In accounting for acceleration in output growth in the 2000s for the top 5 performers—post &telecommunications, construction, basic & fabricated metals, hotels & restaurants, electrical & optical equipment—a mixture of improvements in productivity and input accumulation is found. For post & telecommunications and basic & fabricated metal products, productivity growth seems to account for a large part of the growth acceleration in the period 2000-2008.

Finally, the study explores the changing pattern of industry-level TFP growth during the phase of growth acceleration, i.e., from 2003-04 to 2007-08. The notable observation here is that the improvement in TFP growth after 1999 is not limited to a few industries. Of the 26 industries, more than 50 per cent showed faster TFP growth during the period 2000-08 than during 1980-99. During the period 2000-08, post & telecommunications, financial services, administration & defence, basic metals and electricity, gas & water recorded more than 3 per cent TFP growth rates, while other services, manufacturing nec, education, wood & wood products and coke & petroleum emerged as the sectors with the highest negative TFP growth. This calls for a detailed examination of both TFP growth of manufacturing and services to understand what acts as an impediment to widespread productivity revival for the Indian economy and, in turn, what drives growth in the Indian economy.

6.6 Productivity Growth in Individual Industries: Manufacturing versus Services

It is now common knowledge that growth in the Indian economy has been driven by the services sector. Our industry-level estimates of TFP growth, however, indicate that productivity growth revival that began in 2000 encompasses several manufacturing industries. Eight of the 14 manufacturing industries showed faster TFP growth during the period 2000-08.Linking the improved performance in TFP to policy changes is difficult, as industrial and trade policy changes are implemented at different points of time across industries.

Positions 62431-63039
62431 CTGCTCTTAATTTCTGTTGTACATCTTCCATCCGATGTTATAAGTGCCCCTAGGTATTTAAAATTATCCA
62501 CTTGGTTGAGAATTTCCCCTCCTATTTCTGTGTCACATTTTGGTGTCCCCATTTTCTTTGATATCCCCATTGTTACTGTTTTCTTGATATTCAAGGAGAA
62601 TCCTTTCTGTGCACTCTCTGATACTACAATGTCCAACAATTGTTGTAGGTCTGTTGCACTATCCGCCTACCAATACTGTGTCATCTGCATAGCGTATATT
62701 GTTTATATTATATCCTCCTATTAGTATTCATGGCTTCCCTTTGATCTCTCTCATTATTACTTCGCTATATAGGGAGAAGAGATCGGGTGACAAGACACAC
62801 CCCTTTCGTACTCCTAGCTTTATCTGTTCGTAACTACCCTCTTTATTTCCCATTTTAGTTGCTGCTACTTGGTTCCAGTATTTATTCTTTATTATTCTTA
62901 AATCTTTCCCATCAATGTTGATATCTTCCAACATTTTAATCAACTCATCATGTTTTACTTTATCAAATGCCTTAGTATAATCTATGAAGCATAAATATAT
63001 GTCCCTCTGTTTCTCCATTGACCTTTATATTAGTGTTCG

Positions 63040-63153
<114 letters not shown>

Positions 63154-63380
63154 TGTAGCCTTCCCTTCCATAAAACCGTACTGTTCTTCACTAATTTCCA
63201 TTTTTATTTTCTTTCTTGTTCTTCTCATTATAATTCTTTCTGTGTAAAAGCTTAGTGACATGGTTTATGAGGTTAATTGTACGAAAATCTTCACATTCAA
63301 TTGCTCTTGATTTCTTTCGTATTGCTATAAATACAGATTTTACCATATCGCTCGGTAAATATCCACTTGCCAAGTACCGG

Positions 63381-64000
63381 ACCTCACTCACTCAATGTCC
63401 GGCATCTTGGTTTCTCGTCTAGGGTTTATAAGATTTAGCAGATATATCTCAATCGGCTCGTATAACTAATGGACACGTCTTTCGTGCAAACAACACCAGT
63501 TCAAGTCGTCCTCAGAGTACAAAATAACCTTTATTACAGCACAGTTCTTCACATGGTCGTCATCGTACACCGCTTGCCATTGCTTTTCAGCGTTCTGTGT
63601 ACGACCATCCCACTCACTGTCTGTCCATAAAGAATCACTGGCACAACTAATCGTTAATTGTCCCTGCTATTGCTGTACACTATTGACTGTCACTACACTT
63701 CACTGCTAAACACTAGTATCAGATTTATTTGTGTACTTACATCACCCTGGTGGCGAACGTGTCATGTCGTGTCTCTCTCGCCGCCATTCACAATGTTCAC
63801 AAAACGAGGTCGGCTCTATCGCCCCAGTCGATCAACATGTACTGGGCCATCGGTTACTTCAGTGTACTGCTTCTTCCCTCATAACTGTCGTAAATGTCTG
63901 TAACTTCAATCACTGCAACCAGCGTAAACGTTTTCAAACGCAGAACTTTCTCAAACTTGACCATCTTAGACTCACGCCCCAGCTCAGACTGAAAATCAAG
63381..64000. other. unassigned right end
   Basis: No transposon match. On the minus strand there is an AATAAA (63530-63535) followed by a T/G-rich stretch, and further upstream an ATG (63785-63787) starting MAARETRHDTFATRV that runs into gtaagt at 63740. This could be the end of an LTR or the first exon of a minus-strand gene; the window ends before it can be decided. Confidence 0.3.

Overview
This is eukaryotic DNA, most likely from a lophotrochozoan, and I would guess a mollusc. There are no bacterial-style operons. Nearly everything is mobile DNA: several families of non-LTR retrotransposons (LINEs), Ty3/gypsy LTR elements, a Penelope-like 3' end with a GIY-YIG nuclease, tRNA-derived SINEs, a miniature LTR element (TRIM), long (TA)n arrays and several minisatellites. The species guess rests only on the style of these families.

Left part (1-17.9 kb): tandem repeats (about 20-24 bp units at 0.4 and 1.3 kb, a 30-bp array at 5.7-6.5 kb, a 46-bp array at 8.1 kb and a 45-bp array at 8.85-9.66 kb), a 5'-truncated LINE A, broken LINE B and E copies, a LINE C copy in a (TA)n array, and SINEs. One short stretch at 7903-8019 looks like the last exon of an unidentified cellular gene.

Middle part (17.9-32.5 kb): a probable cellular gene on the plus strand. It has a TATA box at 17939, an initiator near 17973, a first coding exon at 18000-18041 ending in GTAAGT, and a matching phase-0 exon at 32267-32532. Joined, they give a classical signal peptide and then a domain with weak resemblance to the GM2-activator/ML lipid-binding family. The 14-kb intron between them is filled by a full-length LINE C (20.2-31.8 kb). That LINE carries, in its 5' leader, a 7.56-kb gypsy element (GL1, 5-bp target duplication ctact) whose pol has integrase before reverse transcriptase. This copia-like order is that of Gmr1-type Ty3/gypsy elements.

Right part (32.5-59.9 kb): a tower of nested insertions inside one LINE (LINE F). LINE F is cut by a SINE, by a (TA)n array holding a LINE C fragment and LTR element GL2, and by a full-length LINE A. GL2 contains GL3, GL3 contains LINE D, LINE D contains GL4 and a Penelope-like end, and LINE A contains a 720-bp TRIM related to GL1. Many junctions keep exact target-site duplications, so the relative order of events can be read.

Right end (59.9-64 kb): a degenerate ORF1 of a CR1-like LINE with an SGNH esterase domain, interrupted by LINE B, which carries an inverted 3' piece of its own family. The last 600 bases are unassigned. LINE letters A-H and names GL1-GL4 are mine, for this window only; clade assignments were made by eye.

It can be seen that the performance of manufacturing industries in terms of TFP growth lags behind those of individual industries in the services sector. However, given that unorganised manufacturing is a large part of the overall manufacturing sector in India, any assessment of the manufacturing sector’s productivity growth would be incomplete without decomposition of the overall manufacturing TFP performance in terms of organised and unorganised segments. Further, given that unorganised manufacturing accounts for a relatively large share of employment, the improvements in productivity in unorganised segment assume tremendous significance from the policy perspective. The service industries, on the other hand, show impressive growth performance, although the sustainability of the service sector could be an issue going forward.

6.7 Summary and Conclusions

Our estimates of productivity—both labour productivity (LP) as well as TFP growth—at the 26-industry level under both the value added as well as the gross output framework show wide inter-industry variations as well as fluctuations over time. Most of the industries recorded negligible TFP growth for the period 1980-2008.Further, the evidence clearly shows that factor input accumulation accounts for the bulk of the growth across all industries, be it manufacturing or services, for the period 1980-2008. From 2000 onwards, a revival of productivity growth in several industries is found, which indicates that nearly two decades of policy reforms, especially in areas of trade and industry, seem to have made a difference.


Appendix 6A: Estimation of TFP in Agriculture

Construction of Time Series on Land Input36

This section describes the method for estimating time series of land input for agricultural use.